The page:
David and Goliath is one of the most popular stories in the Bible. For forty days, the infamous Philistine giant held the Israelite army hostage – defying them, taunting their God, and flaunting his might in their faces. For forty days, King Saul and all the other Israelites were dismayed and terrified. They didn’t know how they were going to get out alive of the pickle they were in. Thankfully, David volunteered to fight Goliath. Because David relied on the power of God, he was able to defeat Goliath with just a slingshot and a stone.
After Goliath was defeated, David became the de facto leader of the Israelite army. Whatever mission he was sent on, he was successful. All Israelite troops and officers, and Saul’s son, the prince Jonathan, admired and loved him and were eager to follow him into battle. Even the common Israelite people loved David. 1 Samuel 18:6-7 reads:
When the men were returning home after David had killed the Philistine, the women came out from all the towns of Israel to meet King Saul with singing and dancing, with joyful songs and with timbrels and lyres. As they danced, they sang: “Saul has slain his thousands, and David his tens of thousands.”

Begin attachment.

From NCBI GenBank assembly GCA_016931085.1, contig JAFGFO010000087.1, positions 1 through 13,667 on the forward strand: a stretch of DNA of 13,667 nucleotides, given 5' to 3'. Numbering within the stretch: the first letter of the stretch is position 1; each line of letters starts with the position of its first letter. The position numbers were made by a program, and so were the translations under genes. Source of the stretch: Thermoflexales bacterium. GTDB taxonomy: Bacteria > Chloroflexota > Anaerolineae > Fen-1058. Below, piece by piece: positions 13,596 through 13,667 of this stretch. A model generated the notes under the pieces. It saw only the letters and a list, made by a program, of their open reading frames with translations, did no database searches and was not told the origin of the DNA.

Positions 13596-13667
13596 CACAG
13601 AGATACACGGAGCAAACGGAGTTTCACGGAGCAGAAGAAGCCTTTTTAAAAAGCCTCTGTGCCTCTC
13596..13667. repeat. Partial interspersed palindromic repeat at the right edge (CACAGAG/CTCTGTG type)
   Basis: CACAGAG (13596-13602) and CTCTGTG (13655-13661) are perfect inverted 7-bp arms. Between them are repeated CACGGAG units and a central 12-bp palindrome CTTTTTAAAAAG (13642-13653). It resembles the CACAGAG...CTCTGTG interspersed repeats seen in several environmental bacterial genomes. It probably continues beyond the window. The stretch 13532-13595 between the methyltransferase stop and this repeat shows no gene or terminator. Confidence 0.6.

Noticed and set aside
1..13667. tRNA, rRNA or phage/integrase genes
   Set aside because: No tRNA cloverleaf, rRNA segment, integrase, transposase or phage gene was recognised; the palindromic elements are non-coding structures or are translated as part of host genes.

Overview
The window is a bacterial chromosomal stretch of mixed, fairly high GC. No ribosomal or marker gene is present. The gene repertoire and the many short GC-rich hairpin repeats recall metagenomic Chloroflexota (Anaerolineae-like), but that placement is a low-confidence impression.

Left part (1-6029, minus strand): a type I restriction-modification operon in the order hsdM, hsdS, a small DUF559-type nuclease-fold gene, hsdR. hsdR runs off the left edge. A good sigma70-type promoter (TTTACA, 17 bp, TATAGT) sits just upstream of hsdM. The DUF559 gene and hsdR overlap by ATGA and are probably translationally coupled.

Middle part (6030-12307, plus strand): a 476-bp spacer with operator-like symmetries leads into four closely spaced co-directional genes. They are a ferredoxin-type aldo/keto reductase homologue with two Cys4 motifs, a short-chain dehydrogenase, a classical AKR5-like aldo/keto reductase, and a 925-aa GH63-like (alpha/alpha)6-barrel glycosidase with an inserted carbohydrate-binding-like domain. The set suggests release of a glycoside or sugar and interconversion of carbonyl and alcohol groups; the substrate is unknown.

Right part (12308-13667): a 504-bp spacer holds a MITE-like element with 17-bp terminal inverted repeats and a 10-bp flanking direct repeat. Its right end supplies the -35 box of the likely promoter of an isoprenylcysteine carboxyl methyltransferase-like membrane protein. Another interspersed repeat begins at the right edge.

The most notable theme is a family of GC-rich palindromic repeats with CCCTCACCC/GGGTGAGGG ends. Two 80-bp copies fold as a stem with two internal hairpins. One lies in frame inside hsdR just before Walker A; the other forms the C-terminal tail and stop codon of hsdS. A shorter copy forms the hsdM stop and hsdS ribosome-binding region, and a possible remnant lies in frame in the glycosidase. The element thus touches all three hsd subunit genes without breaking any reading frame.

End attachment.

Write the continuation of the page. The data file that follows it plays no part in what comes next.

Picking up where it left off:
This little ditty made Saul very angry and jealous, of course, but we’re not focusing on him. We’re focusing on the women who sang and danced because of the great miracle that God had worked for them through a simple shepherd boy who would later become their warrior and king.
1. The singing and dancing women were happy for the success of another. If David had been defeated by Goliath instead of defeating him, no doubt these women would have had no dance. There would have been crying instead of singing and sorrow instead of joy. Before David came along, loud mouth Goliath repeatedly shouted out that if he defeated the man who fought him, the Israelites would become slaves of the Philistines and serve them. But, not so! Not so! Things turned out quite differently than Goliath imagined. It was he who was defeated and the Philistines who ran in fear when they saw that their hero was dead.
David’s victory over Goliath was a victory for the entire nation of Israel. Many of them probably regarded it as a miracle from God. Never before had a shepherd boy with no official military training waltzed out to the battlefield, twirled a slingshot, unleashed a stone, and felled a giant with one blow. Never before. Never again. When the women heard about David’s heroism, they poured out of the towns of Israel to welcome him and the Israelite army back home with singing, dancing, and great joy. They didn’t care that it hadn’t been King Saul or some other top military brass who defeated Goliath. They were just happy their enemy was killed and they could live in peace again. They gave credit where credit was due, and praised David for his defeat of Goliath.
Even when we are not directly involved in a victory, we can still be happy for those who are. We can rejoice at the triumph of others and praise God when He uses unlikely people to do the impossible.